Drive four hours from Abidjan, the economic capital, toward the center of the country to the city of Bouaké, and there you will find Camera Assetou with buckets, colourant and determination. Carefully staying physically distant from others, she proudly shows other women how to mix and pour, all making liquid soap and making money. Since the COVID-19 outbreak, the government of Cote d’Ivoire has enforced social distancing rules, curfews and public health safety restrictions that have affected how many conduct businesses in public. The related social barriers, which impacted both the national and local economies, also negatively impacted the city of Bouaké, the second largest city of Côte d’Ivoire. Affected by the pandemic, the potential to earn income decreased, directly impacting many women who earned money through jobs that involved direct person-to-person contact. But now, there’s hope through soap. But not just any kind of soap, Assetou is teaching the women of Sababougnouma, a Village Savings Loan Association (VSLA) how to make soap that will also aid in encouraging healthy hand hygiene practices.
“We noticed that not everyone in our corner was able to afford to buy soap or hand sanitizer all the time for exclusively hand washing. So we decided to apply our new soap-making skills and produce some extra quantity of liquid soap and distribute it to our neighbors and especially women,” said Camera Assetou.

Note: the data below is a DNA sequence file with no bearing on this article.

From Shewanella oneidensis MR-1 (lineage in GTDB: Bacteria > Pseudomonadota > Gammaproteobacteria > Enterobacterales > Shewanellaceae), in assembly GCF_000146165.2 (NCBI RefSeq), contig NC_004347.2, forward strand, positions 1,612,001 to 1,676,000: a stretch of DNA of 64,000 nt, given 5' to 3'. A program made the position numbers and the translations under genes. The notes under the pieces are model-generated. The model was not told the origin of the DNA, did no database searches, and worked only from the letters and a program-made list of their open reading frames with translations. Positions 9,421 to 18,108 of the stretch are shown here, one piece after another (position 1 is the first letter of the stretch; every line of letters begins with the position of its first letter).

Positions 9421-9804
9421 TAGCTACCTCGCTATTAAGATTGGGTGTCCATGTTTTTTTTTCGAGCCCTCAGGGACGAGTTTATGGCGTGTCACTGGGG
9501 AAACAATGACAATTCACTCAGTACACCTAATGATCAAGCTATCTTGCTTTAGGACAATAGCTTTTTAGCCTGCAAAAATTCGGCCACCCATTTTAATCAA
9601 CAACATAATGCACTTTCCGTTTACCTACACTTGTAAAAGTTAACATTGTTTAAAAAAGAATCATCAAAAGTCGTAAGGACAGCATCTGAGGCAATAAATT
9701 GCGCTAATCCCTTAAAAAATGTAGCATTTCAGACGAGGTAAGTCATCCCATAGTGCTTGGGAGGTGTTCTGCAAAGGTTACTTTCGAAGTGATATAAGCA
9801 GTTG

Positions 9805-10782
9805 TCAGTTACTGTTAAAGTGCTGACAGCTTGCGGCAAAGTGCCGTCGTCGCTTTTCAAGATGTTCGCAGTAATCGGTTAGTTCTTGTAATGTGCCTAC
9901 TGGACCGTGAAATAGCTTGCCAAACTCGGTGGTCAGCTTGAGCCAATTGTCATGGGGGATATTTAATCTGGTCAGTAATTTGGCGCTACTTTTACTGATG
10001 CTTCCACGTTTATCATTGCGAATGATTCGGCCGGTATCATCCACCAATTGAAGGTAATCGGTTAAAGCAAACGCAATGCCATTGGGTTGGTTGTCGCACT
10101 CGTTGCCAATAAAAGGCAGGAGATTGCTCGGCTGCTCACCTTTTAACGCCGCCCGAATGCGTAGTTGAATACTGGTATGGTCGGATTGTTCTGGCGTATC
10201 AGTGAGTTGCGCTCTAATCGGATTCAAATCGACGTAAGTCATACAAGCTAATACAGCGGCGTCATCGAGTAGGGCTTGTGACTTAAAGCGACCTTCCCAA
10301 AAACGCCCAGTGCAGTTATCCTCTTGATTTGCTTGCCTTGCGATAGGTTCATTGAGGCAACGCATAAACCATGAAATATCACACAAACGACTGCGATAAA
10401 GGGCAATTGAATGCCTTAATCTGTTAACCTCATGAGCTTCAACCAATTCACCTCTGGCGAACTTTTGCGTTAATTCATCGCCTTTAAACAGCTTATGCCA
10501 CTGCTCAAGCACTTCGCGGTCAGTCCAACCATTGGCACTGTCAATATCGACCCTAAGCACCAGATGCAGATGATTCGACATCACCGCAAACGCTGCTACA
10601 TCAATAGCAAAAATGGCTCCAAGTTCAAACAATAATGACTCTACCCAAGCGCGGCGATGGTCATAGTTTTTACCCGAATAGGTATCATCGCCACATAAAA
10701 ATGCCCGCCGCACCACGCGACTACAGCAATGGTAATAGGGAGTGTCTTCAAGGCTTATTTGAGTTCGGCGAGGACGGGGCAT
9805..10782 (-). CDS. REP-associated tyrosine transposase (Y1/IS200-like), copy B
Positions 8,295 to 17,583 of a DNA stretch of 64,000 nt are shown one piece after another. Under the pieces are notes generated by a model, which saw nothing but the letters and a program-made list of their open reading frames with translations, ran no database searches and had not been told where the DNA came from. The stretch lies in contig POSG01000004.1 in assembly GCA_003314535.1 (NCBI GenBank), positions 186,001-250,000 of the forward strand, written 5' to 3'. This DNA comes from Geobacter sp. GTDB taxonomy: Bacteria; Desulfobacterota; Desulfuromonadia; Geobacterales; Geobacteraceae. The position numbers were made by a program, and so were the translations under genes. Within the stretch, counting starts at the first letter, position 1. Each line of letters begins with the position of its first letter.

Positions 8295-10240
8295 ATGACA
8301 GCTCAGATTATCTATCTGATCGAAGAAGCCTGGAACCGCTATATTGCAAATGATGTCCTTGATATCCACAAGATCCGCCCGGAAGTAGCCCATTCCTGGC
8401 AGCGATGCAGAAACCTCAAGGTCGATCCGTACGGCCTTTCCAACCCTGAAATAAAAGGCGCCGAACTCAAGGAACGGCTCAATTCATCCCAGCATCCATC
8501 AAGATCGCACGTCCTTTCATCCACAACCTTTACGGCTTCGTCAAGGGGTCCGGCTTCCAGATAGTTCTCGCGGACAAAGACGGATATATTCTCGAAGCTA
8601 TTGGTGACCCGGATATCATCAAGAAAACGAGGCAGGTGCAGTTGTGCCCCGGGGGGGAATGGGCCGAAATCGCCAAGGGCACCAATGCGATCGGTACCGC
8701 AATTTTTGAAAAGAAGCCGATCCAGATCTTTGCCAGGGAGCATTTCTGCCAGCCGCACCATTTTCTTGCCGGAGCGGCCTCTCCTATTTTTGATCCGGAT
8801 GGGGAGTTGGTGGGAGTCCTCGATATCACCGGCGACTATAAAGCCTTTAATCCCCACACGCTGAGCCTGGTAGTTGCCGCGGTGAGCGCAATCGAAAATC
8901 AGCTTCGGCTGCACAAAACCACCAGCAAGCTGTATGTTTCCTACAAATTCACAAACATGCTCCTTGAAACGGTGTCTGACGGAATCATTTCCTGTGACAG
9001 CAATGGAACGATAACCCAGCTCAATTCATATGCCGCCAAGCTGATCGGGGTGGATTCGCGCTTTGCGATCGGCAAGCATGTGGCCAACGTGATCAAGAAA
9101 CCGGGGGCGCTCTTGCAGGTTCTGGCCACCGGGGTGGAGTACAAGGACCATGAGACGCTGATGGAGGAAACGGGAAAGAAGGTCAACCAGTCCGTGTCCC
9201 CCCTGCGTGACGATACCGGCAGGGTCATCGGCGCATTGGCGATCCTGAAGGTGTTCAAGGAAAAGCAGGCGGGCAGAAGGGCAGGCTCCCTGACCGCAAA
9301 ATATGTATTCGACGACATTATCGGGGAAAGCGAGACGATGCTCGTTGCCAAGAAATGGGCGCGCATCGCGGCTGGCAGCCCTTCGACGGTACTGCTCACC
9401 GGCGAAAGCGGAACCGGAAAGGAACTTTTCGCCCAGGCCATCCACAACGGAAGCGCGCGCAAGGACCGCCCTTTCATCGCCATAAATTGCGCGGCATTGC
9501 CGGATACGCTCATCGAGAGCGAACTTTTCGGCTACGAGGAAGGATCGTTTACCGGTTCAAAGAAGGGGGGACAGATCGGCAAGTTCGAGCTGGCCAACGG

Literally taking matters into their own hands, the women of VSLA, an association of 30 members where the majority are women, also sold the newly made soaps to locals and began generating income needed to support their families during these trying times. Seeing the positive economic benefits, the women also shared best practice of their business with young entrepreneurs.
“Furthermore, through this new business we empowered the youth so they could also earn an income by buying it at an affordable price and selling it back with some interest.” declared Assetou.
Meanwhile, as the numbers of confirmed COVID-19 cases grew, the women also noticed that the number of people not wearing masks also increased. Concerned, the women then put their sewing skills to work and started making masks for themselves and other women in the community. Since 2019, the USAID funded, Political Transition Inclusion program has provided technical support on social entrepreneurship, saving and financial education, information on citizenship and the electoral process to the women of VSLA. The women were also trained by CARE, a USAID implementing partner. Both organizations offered timely assistance to the women, who then identified and moved forward with an economic generating project that helped boost good hygiene practices, earn money, and empower others.
“Today we are proud to contribute to the fight against COVID-19 and make a living to support our families,” concluded Camara Assetou, the president of Benkadi.